A lot to talk about
Schalke vs Manchester City is the Champions League game everyone is talking about but not necessarily about the way each team has played.
That is because there has been an awful lot of drama relating to the Video Assistant Referee.
VAR first debuted in the Champions League last week when Manchester United took on Paris Saint-Germain.
The system was not needed for any big decisions during that game but was under discussion 24 hours later when Real Madrid faced Ajax.
Ajax had a goal disallowed during the clash, which some suggested was harsh, though UEFA’s statement put that to bed,
Many took aim at VAR and questions started to be asked whether the current system was right.
A week later and we’re talking about VAR yet again after a big decision in the game between Schalke and Manchester City.
Penalty or no penalty?
Sergio Aguero put Man City 1-0 up in the 18th minute but the incident in question came when Schalke were awarded a penalty.
Nicolas Otamendi was adjudged to have handballed in the area, a decision that VAR agreed with despite taking nearly three minutes to make their mind up.
Though, many saw the decision as harsh with Otamendi attempting to move his hand out of the way.
Others suggested that the fact that the ball hit in an unnatural position still meant it was a penalty.
Otamendi clearly pulling his arm away from the ball. Never a penalty.
— Mark Ogden (@MarkOgden_) February 20, 2019
Otamendi’s hand was away from his body when ball hit it. So it’s a pen. I get argument he was trying to avoid it but he didn’t do it in time
— Oliver Holt (@OllieHolt22) February 20, 2019
With a system that is supposed to cut out any question over a decision and judge ‘clear and obvious errors’, how can there still be so much doubt?
Regardless, Nabil Bentaleb scored the spot kick to make it 1-1, despite the drama surrounding how it was awarded.
When technology fails you
Though, the drama didn’t end there.
It was then pointed out following the penalty that the decision should not have even gone to the VAR team.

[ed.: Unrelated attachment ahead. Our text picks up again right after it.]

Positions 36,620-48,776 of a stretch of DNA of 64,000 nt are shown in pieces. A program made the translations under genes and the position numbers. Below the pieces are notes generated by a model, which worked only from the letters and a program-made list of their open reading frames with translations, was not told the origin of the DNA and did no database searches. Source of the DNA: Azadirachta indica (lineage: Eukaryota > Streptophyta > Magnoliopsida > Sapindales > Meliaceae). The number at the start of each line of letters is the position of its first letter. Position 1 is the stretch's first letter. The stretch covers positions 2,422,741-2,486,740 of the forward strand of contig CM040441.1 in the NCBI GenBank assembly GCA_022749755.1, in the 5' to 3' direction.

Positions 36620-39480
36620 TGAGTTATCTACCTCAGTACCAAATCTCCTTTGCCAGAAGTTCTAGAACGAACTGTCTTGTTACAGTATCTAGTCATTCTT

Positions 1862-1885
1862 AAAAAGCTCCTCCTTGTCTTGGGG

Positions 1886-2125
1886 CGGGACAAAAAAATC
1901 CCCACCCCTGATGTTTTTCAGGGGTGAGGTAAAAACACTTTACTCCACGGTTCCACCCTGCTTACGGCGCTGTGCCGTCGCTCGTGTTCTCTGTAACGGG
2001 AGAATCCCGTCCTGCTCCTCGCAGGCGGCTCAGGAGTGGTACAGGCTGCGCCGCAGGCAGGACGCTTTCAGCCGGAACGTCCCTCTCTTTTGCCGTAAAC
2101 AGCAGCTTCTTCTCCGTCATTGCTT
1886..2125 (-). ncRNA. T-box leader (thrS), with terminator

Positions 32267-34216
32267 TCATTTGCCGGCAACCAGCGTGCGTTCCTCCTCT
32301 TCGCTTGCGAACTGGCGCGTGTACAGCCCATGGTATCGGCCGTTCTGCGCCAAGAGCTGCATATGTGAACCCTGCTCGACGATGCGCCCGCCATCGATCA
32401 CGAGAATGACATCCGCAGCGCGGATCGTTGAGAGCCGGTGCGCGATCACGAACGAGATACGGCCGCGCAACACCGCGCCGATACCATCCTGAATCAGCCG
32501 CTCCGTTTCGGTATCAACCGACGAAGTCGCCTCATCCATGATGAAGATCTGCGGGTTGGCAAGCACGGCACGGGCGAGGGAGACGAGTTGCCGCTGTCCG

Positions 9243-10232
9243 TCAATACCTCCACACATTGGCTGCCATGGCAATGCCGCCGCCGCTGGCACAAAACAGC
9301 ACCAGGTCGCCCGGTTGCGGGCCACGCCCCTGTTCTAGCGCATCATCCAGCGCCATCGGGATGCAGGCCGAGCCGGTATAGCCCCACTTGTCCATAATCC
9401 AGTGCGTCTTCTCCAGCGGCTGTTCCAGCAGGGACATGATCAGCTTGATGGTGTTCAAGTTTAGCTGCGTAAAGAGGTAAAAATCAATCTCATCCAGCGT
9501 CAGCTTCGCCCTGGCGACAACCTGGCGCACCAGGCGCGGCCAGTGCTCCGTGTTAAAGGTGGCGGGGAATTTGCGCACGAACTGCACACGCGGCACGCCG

As pointed out in UEFA’s official VAR guide, the referee should have reviewed the decision himself on one of the pitchside screens after a recommendation from VAR.
This is how VAR is used says UEFA officially pic.twitter.com/dgJCGUqhEA
— Jan Aage Fjortoft (@JanAageFjortoft) February 20, 2019
However, that didn’t happen.
Shortly after that made waves on social media, UEFA released a statement explaining that due to a technical error, the referee couldn’t check the decision himself.
The First Schalke Penalty: the screen on pitches side didn’t work so the referee couldn’t watch it to take a decision. It was the other official monitoring from the inside that told the referee it was a penalty. A UEFA official just informed me UEFA will issue a statement later.
— Oma Akatugba (@omaakatugba) February 20, 2019
Rightly so, many suggested that in the biggest club competition in football, that isn’t good enough.
Social media reacts
Fucking dreadful, cumbersome, interfering, boring VAR again. Football’s own speed camera manages to drag another match to it’s knees. And they got it was WRONG too. Brilliant. Fuck VAR.
— Danny Baker (@prodnose) February 20, 2019
And that’s the nonsense (for me) about VAR for everything other than yes/no, out/in, on/off decisions. It’s caused a ludicrous stoppage, and it’s still a subjective decision.
— Daniel Storey (@danielstorey85) February 20, 2019
VAR is making the game better and worse at the same time. Frustrating #UCL
— Reshmin Chowdhury (@ReshminTV) February 20, 2019
Not a lot of point having VAR if refs need to take 3 mins to know if its a handball or not! Incompetency of the highest order
— Matt Le Tissier (@mattletiss7) February 20, 2019
— BBC 5 Live Sport (@5liveSport) 20 February 2019
That’s never a penalty. Otamendi is literally moving his arm away
— West Ham Transfers (@westhamtransfer) 20 February 2019
Wow. The pitchside screen wasn’t working for the referee tonight. He wanted to see the pen decision, but couldn’t. Is it then ok for the him to award the penalty? Is the technology really ready? Messy.
— Jake Humphrey (@mrjakehumphrey) February 20, 2019
VAR is the worst thing to happen to elite football since Roman Abramovich
— elliot ross (@FutbolsaCountry) February 20, 2019
The referee couldn’t check the pitchside screen regarding the Otamendi handball because it was faulty. He relied purely on the word of the VAR, which probably isn’t ideal for such a borderline decision
— James Robson (@jamesrobsonES) February 20, 2019
By the looks of it, VAR needs a lot of work if it is to be successful in the Champions League.